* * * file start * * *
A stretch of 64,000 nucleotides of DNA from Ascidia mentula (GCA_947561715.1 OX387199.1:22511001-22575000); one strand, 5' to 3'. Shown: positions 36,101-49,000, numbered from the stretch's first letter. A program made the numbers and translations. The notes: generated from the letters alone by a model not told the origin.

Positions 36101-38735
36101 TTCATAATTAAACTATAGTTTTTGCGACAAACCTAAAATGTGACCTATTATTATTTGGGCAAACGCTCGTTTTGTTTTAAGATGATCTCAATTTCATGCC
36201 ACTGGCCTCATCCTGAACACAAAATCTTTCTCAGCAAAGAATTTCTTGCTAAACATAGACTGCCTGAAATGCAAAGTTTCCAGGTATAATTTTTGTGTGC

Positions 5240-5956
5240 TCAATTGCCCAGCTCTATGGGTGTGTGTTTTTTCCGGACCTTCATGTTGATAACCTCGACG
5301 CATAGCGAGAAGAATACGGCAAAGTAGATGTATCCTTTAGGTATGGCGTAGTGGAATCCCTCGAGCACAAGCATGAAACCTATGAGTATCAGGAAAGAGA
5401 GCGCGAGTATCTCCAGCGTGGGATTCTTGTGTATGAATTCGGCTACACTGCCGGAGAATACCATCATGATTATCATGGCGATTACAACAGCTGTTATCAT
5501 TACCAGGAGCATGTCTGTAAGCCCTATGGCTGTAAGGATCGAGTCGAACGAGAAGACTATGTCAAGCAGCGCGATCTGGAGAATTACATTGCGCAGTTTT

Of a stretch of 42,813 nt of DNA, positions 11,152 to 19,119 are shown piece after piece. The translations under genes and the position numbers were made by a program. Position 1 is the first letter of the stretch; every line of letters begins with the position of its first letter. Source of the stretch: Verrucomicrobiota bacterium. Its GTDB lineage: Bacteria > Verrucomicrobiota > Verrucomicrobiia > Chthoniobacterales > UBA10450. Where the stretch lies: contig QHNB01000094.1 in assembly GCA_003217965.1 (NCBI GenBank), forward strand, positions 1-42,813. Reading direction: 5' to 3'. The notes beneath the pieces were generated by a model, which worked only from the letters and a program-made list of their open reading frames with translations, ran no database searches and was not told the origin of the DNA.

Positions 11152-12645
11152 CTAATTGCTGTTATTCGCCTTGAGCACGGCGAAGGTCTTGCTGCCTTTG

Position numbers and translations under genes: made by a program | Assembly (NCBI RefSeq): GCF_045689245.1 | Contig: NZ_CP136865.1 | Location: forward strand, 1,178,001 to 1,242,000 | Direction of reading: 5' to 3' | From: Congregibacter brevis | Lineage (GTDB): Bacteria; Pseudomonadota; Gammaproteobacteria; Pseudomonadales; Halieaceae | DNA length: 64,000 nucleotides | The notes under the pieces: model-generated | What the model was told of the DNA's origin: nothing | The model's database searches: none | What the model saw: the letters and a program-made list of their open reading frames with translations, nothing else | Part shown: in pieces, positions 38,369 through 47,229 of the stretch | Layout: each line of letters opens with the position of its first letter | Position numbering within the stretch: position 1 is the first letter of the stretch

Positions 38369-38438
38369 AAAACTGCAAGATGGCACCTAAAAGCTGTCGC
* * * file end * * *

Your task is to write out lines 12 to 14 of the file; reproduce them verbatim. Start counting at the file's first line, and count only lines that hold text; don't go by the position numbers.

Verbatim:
11152 CTAATTGCTGTTATTCGCCTTGAGCACGGCGAAGGTCTTGCTGCCTTTG

Position numbers and translations under genes: made by a program | Assembly (NCBI RefSeq): GCF_045689245.1 | Contig: NZ_CP136865.1 | Location: forward strand, 1,178,001 to 1,242,000 | Direction of reading: 5' to 3' | From: Congregibacter brevis | Lineage (GTDB): Bacteria; Pseudomonadota; Gammaproteobacteria; Pseudomonadales; Halieaceae | DNA length: 64,000 nucleotides | The notes under the pieces: model-generated | What the model was told of the DNA's origin: nothing | The model's database searches: none | What the model saw: the letters and a program-made list of their open reading frames with translations, nothing else | Part shown: in pieces, positions 38,369 through 47,229 of the stretch | Layout: each line of letters opens with the position of its first letter | Position numbering within the stretch: position 1 is the first letter of the stretch

Positions 38369-38438